Our Ellen DeGeneres Campus was the host for this year’s conservation debate among students from schools near Volcanoes National Park in Rwanda. This popular competition included five different topics but the final one had the students arguing whether women or men should be more engaged in conservation. And the winning side was: Women!
These student conservation debates began in 2018, as part of our work to support secondary school conservation education and to help foster interest in saving gorillas and their important forest ecosystems. Debates were already a popular activity in Rwandan schools and our conservation debate has now grown to include 14 schools in the area.
Why women in conservation?
This year, the winners – from the Sonrise School – argued successfully that women should be more engaged in conservation than men because they are often the primary caregivers in Rwandan families and are responsible for ensuring the wellbeing of their families. Therefore, if women are more engaged in conservation, they can better transmit conservation messages to their families and communities.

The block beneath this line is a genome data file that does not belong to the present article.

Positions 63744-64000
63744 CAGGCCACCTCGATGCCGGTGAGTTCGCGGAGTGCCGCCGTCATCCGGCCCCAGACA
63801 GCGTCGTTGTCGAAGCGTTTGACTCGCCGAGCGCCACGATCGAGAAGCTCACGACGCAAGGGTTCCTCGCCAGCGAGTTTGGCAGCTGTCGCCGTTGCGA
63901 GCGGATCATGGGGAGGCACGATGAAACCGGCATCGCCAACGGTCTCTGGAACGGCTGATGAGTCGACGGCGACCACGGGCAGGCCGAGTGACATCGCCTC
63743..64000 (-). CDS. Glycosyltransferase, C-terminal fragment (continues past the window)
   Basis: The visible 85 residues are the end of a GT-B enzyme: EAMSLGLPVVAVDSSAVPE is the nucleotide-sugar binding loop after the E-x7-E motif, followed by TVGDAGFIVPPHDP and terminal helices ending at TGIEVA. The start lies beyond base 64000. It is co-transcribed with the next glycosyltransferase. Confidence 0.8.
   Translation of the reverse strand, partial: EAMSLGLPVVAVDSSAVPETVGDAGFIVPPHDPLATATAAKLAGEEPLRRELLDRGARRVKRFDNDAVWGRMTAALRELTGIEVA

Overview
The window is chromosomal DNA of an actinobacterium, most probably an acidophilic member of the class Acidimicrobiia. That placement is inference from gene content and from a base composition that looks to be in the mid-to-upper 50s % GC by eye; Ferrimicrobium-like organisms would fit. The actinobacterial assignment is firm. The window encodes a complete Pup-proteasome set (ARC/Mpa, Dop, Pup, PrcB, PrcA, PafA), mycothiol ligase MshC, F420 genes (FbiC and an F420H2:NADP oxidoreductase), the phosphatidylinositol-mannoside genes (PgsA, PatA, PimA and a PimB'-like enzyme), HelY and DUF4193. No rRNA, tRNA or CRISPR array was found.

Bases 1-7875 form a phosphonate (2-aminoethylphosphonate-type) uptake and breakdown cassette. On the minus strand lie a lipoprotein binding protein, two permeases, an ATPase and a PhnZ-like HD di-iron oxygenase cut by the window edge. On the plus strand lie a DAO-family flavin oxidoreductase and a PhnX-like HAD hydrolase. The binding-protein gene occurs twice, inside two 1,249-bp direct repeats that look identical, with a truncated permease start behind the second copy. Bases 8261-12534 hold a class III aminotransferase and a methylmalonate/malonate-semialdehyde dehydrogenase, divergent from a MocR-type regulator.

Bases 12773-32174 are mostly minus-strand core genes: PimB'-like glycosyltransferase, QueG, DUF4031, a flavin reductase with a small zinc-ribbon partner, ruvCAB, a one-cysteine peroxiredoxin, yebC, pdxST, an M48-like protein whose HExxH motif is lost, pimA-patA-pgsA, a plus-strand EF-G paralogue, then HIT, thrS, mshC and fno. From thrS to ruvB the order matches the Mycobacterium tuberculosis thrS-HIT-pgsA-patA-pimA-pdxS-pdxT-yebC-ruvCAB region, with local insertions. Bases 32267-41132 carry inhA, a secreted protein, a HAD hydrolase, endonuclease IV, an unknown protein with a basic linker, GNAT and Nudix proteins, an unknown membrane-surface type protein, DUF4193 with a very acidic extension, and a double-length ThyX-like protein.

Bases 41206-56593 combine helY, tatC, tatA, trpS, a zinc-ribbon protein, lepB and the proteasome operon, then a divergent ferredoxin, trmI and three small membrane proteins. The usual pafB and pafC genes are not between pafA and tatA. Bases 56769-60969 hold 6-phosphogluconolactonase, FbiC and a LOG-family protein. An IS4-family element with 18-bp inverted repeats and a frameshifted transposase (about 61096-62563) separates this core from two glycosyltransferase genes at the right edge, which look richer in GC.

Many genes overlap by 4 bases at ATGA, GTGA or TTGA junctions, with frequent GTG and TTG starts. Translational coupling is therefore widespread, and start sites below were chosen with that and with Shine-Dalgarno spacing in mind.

“If my mother teaches me to conserve when I am still 2 years old, then I will be growing up with conservation in my blood,” said student Leslie Fausta.
The winning team also noted that women have been underrepresented in conservation and that their greater inclusion could bring new perspectives and approaches to the field.
”Rwanda is doing a great job in conservation – we are protecting gorillas, planting trees and taking care of the environment around us, but we do all these with relatively few females involved. What if we involve more females?” asked Fausta.
Learning through debate
“We were delighted with the level of engagement and enthusiasm we have seen from the students participating in this year’s debate,” says Fossey Fund Conservation Education Officer Maurice Ngiramahoro.
“It is amazing to see young people taking such an interest in conservation and the protection of the environment. We believe that education is a powerful tool in the conservation of mountain gorillas and their habitat.”
Even though there were prizes for the top teams, taking part in these debates is not just about winning, it’s about learning, said debater Enock Niyokuri. “We learned more about the importance of conservation as we had to do research on the various topics. Through this competition, we grow and become more interested in conservation.”